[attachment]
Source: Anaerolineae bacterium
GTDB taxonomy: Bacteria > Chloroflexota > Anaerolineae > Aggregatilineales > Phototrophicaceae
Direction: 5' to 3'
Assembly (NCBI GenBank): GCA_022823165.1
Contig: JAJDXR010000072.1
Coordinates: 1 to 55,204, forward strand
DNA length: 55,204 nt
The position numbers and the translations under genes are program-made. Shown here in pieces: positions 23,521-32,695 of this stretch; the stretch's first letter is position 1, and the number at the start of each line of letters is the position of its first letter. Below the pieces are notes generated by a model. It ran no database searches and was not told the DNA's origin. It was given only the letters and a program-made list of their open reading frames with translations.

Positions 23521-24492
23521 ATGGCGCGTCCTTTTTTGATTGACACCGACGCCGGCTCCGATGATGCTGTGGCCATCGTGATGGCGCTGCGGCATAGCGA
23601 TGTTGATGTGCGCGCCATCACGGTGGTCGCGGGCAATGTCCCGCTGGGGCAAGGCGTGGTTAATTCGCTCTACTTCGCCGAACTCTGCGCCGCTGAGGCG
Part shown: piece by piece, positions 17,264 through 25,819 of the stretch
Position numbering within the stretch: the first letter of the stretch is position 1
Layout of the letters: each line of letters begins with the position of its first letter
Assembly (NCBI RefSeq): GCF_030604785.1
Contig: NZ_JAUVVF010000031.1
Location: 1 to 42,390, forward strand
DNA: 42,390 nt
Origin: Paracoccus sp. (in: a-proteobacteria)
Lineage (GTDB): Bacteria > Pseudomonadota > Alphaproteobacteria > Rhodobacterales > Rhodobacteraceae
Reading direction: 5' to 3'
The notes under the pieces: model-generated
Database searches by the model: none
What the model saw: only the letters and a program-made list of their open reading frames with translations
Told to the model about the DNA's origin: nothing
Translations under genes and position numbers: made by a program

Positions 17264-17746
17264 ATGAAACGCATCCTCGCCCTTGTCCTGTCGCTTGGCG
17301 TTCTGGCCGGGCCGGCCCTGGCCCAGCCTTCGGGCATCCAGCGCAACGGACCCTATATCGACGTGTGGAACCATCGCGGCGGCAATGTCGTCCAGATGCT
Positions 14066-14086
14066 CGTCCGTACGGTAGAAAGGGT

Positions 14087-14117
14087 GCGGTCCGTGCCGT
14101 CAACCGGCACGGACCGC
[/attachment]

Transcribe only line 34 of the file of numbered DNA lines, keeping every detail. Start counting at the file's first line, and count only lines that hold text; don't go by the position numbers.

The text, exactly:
14101 CAACCGGCACGGACCGC